Last week saw the launch of a new Maynooth Illuminations exhibition connected to a major departmental research project.
In 2016, an interdisciplinary team of researchers across multiple institutions, led by Dr Richard Roche from the Department of Psychology, Maynooth University, began a research study – funded by the Irish Research Council – on how regular reminiscence can impact on memory and wellbeing in healthy, older, community-dwelling adults and people in the early stages of dementia. Initially called the SEAN-Key project, it was later re-branded the Recall Initiative, and received just under €220,000 in funding from the IRC New Horizons funding scheme, for a two year project involving multiple studies.
To investigate the cognitive and psychological effects of regular, group-based reminiscence on healthy older adults, an initial study involved pre- and post-reminiscence testing of processes including memory, attention and executive function, as well as psychological variables including anxiety, depression, quality of life and social engagement. A small sub-group also took part in functional MRI brain scanning in Trinity College to test for structural and functional brain changes as a result of the intervention.
Groups in Maynooth, Swords, Tallaght and Dublin city centre all took part in six weeks of reminiscence. Weekly groups recalled stories from their earlier years about personal experiences and major national events, like the visit of John F Kennedy in 1963 and the Pope in 1979. During the group sessions, we recorded audio (with permission) of the stories and memories that our participants recalled, with these recordings hosted in a designated section of the Digital Repository of Ireland (see https://repository.dri.ie/catalog/wp98p078n ). In addition, a small group of older adults living with dementia took part in a modified version of the intervention, with a weekly group meeting in Peamount Healthcare’s Dementia Unit.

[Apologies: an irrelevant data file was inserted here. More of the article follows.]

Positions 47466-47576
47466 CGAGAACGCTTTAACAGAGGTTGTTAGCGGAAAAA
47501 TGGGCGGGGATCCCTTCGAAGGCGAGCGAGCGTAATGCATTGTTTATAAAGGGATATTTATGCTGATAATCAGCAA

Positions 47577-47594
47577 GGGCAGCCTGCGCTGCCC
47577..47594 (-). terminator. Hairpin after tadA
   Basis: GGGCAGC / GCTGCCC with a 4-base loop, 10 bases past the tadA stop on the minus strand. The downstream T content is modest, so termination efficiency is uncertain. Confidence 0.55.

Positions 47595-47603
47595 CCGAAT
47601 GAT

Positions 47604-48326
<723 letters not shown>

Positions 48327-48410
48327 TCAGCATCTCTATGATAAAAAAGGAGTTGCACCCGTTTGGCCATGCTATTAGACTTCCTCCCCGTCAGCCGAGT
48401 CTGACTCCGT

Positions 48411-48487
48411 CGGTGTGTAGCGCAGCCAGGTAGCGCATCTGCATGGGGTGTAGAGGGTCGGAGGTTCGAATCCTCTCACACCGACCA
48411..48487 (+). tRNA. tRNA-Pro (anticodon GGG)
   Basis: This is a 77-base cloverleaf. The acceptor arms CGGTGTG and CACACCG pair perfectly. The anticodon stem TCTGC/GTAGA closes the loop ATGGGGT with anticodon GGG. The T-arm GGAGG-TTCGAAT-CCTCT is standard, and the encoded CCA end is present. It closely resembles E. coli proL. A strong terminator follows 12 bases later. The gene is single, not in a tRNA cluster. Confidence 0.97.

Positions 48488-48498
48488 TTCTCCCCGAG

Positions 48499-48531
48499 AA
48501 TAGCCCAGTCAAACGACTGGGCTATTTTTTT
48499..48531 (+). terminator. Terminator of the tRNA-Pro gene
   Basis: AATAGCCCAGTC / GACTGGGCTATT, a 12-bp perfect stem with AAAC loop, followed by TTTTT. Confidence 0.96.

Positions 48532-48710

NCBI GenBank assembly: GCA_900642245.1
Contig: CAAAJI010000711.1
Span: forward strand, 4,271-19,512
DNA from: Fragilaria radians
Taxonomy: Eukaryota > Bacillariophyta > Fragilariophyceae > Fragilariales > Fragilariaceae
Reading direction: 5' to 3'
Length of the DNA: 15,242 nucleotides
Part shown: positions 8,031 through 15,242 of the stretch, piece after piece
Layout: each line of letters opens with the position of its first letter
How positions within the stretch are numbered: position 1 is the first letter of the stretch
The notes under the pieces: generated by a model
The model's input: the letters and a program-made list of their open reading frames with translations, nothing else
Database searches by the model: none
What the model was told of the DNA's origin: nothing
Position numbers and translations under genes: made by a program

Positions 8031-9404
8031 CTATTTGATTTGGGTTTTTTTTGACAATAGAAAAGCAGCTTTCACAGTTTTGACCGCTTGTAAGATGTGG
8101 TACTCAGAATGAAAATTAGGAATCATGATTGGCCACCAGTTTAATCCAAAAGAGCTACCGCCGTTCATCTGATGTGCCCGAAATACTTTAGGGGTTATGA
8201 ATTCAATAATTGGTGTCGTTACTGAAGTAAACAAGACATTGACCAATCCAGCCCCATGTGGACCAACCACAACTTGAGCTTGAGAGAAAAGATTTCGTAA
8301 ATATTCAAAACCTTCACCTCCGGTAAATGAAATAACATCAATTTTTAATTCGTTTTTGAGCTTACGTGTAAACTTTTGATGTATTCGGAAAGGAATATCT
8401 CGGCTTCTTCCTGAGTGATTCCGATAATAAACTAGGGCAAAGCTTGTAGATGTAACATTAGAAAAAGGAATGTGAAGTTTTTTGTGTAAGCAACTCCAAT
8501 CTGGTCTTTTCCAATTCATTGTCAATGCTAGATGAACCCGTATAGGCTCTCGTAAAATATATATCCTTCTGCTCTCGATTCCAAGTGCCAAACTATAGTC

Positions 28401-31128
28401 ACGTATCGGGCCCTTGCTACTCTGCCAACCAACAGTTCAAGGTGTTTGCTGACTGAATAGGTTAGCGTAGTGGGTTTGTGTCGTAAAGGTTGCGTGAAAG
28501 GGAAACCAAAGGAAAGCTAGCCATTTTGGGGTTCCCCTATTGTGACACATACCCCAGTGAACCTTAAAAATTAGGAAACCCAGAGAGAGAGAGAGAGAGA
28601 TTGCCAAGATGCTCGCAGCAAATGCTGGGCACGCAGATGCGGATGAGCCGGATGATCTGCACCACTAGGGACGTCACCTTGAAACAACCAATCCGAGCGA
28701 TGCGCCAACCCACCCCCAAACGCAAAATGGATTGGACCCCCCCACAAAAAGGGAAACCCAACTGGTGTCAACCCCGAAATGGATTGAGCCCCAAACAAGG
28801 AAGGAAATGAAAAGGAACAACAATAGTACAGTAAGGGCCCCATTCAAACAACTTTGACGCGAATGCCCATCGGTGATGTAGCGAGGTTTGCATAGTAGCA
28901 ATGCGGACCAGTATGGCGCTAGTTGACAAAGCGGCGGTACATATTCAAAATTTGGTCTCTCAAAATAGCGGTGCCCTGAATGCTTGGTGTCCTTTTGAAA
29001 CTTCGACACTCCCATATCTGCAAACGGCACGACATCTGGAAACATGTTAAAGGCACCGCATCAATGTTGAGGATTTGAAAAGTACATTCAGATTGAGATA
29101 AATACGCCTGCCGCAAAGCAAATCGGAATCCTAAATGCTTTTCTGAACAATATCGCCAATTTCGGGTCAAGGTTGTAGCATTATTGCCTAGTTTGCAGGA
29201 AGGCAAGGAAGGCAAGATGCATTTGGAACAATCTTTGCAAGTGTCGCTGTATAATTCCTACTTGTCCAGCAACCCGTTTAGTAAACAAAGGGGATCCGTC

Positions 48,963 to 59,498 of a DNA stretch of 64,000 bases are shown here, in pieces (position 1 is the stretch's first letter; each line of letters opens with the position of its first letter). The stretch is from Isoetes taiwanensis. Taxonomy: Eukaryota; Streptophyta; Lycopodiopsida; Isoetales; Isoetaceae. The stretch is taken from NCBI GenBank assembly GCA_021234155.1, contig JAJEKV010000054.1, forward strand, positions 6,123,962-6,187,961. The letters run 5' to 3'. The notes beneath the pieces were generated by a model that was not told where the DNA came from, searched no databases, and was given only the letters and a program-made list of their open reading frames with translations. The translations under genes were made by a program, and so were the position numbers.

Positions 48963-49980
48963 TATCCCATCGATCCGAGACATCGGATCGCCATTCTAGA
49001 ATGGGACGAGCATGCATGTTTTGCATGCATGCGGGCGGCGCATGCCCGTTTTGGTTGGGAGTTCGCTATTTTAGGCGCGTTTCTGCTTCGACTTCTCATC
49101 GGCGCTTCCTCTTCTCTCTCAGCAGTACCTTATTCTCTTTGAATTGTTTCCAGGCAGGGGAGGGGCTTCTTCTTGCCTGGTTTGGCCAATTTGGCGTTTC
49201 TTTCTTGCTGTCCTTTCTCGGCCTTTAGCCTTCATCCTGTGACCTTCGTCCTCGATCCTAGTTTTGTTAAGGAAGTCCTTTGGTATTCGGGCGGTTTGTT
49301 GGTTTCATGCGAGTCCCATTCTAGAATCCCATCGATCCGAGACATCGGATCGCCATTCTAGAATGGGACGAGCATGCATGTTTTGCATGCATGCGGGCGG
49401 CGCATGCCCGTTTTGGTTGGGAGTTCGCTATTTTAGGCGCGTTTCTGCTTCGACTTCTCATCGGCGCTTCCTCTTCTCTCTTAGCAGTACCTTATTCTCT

On January 29th, the Maynooth Illuminations exhibition space, organised by Prof Colin Graham, hosted the launch for the new installation “Memory, History, Mind”, which is based on the audio recordings from our participants, combined with photographs and images connected to the narrative. In addition to members of the research team, many of the study participants were in attendance. The exhibition is free to all, and can be found in the Iontas Building, below the stairs. It runs until March 8th 2020.
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